Mathematics Stack Exchange is a question and answer site for people studying math at any level and professionals in related fields. It's 100% free, no registration required.

Sign up
Here's how it works:
  1. Anybody can ask a question
  2. Anybody can answer
  3. The best answers are voted up and rise to the top

Suppose we have a ladder (with a unit length) and we want to position it to reach the highest point possible on a vertical wall. The terrain is sloped and can be described with a variable k. What is the optimal distance from the wall the ladder should be placed at, so the point reached is the highest?

See the picture, we are looking for x.

enter image description here

I've concluded, "experimentally", that the ladder should be placed vertical to the terrain, but I've been unable to prove it. I didn't how to set a Lagrange correctly. (and yes, this was an exam question, I don't plan on scaling any walls!)

share|cite|improve this question
D'oh! That was easy! I feel so silly now. – VPeric Jan 7 '13 at 20:42
up vote 4 down vote accepted

This seems to be a very straightforward calculus I problem, so I'll present my solution in that manner. We can define a function $h(x)=kx+\sqrt{1-x^2}$ so that $h(x)$ is the height of the ladder according to the wall. With this in mind, we calculate $$h'(x)=k-\frac{x}{\sqrt{1-x^2}}.$$ Setting this to zero and solving, we get that $$x=\pm\sqrt{\frac{k^2}{k^2+1}}.$$ Since a negative value for $x$ is inappropriate for this type of problem, we throw out the solution that doesn't make sense, and we have as our final answer $$x=\sqrt{\frac{k^2}{k^2+1}}.$$

share|cite|improve this answer
Just as an aside, the discarded value of $x$ is not inappropriate, it just corresponds to the minimum rather than the maximum. – copper.hat Jan 8 '13 at 6:22

Alternatively look at it like this. Take a point on the wall. What is the shortest ladder which reaches that point? Clearly one perpendicular to the ground (shortest line between ground and point). If the ladder is not perpendicular to the ground, we can reach the same point with a shorter ladder, which is perpendicular, and place our longer ladder higher up and parallel.

share|cite|improve this answer
This wins the prize for elegance, surely! – Peter Smith Jan 8 '13 at 0:05
It has a dual elegance... – copper.hat Jan 8 '13 at 0:15
always nice to find the correct answer the teacher didn't expect... – long tom Jan 8 '13 at 12:11

Yet another solution:

The top of the ladder is at $(x+\cos \theta,kx+\sin \theta)$, where $\theta$ is the anti-clockwise angle from the $x$ axis. The problem is then $\max_{\theta, x} \{ kx + \sin \theta | x + \cos \theta = 0 \}$. The constraint bounds $|x|$ by $1$, and the problem is equivalent to $\max_{\theta, x} \{ kx + \sin \theta | x + \cos \theta = 0,\ \theta \in [0,2 \pi] \}$, hence the feasible set may be taken to be compact and non-empty, hence a solution exists.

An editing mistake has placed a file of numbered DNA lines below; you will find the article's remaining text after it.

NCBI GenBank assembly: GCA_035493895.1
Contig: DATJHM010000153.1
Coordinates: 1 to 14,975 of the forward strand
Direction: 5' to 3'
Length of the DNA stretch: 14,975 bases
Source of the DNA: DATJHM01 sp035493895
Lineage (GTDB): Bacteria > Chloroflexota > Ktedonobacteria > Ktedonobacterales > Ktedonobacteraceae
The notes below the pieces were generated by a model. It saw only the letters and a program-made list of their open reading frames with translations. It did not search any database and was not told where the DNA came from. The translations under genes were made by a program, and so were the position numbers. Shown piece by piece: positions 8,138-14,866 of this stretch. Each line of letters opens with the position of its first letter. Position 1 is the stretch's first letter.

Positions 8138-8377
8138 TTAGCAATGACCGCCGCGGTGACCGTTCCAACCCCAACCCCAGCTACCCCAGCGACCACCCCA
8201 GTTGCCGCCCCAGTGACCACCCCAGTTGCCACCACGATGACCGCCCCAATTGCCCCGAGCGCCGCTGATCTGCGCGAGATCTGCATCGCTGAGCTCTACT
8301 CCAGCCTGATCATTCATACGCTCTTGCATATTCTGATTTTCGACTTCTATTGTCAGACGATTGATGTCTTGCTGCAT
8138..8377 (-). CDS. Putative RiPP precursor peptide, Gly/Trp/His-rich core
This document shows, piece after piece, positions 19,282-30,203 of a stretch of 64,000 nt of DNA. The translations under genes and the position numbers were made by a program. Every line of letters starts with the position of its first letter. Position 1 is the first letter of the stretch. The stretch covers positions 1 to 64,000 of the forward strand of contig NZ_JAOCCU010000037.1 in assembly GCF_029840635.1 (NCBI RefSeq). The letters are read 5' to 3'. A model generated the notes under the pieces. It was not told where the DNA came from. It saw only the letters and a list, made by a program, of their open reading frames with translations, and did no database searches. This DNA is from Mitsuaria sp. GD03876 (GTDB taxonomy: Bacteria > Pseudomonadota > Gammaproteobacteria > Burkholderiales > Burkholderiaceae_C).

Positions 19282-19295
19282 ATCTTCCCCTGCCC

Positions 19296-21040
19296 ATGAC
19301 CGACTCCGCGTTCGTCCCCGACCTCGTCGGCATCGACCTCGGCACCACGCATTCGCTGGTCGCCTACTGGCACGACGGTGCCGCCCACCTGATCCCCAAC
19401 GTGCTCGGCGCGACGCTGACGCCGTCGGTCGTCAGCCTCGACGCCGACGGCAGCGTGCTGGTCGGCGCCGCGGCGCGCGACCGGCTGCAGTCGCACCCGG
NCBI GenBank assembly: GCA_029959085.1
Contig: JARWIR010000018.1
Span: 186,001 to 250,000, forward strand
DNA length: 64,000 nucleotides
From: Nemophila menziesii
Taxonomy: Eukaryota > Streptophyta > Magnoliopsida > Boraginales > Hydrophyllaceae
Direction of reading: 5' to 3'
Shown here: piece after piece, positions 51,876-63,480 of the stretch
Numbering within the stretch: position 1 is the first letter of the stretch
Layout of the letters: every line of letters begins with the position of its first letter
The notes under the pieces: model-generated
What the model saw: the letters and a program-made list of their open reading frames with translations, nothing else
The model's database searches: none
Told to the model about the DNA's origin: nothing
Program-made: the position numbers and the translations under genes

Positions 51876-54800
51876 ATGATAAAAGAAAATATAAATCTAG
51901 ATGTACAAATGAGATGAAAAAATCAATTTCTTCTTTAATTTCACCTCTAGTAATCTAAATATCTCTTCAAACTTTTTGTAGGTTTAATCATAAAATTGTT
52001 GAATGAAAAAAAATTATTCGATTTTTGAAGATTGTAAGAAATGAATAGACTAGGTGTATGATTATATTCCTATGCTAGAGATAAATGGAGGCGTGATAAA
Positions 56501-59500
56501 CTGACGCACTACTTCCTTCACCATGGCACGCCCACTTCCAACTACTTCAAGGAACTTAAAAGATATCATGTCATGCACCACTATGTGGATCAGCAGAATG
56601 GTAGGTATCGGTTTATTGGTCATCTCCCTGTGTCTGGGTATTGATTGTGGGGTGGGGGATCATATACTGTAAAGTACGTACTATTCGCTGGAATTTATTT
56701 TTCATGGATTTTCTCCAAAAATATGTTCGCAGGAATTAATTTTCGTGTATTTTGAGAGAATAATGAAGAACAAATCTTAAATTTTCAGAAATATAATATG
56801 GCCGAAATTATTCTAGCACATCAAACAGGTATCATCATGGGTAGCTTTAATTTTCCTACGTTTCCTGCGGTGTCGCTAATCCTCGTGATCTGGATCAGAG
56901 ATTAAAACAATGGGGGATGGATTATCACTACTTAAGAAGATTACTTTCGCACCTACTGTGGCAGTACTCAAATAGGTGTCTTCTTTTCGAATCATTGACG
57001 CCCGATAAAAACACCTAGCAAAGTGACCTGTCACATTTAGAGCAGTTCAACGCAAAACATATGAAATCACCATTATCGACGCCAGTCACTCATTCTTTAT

Then we use Lagrange to characterize the solutions: $$ \binom{k}{\cos \theta} + \lambda \binom{1}{-\sin \theta} = 0$$ which reduces to $\cos \theta = - k \sin \theta$. Squaring and using the identity $\cos^2 x + \sin^2 x = 1$ gives $\sin \theta = \pm \frac{1}{\sqrt{1+ k^2}}$, and the Lagrange condition then gives $\cos \theta = \mp \frac{k}{\sqrt{1+ k^2}}$, and hence the constraint gives $x = \pm \frac{k}{\sqrt{1+ k^2}}$. Choosing the higher objective value, we have the solution $x = \frac{k}{\sqrt{1+ k^2}}$, with optimal value $\sqrt{k^2+1}$.

To confirm your intuition: If we let $\alpha$ satisfy $\cos \alpha = \frac{1}{\sqrt{1+ k^2}}$, $\sin \alpha = \frac{k}{\sqrt{1+ k^2}}$, then we see that if $\theta$ is the optimal angle, then $\theta = \alpha + \frac{\pi}{2}$ (modulo $2 \pi$, of course).

share|cite|improve this answer

The height reached is $kx$ plus the "extra height" which is, by the Pythagorean Theorem, $\sqrt{1-x^2}$.

So we want to maximize $f(x)=kx+\sqrt{1-x^2}$. As usual, find where $f'(x)=0$. Compare with any endpoint candidates. (In the case of $0$ or negative slope, a vertical ladder is optimal, though unpleasantly dangerous.)

share|cite|improve this answer
I believe the proposer means that ladder is perpendicular to the slanted terrain. – Maesumi Jan 7 '13 at 22:29
@Maesumi: My comment at the end referred to the endpoint issue. – André Nicolas Jan 7 '13 at 22:33

At the optimal configuration, we have $\mathrm dh/\mathrm dx = 0$, that is, moving the foot of the ladder a small amount will not change the height of the top. Conversely, what is the configuration such that if you keep the top fixed and nudge the ladder slightly, its foot remains on the terrain? Only when the ladder is perpendicular to the terrain. The solution follows.

share|cite|improve this answer

$M$ is the endpoint of the ladder on the $y$-axis. $T$ is the endpoint of the ladder on the ground. Draw a circle with center $M$ through the ther endpoint $T$ of the ladder. The radius of the circle is the length of the ladder. If t he ground is tangent to the circle then the height of $M$ is maximal.

The radius (the ladder) is normal to the tangent (the ground). The angle $\angle(TMO)$ is equal to the angle between the $x$-axis and the ground. So $\overline{OT}=k$ and the height $\overline{OM}$ can be calculated using the Pythagorean theorem as $\sqrt{1+k^2}$

share|cite|improve this answer

Your Answer


By posting your answer, you agree to the privacy policy and terms of service.

Not the answer you're looking for? Browse other questions tagged or ask your own question.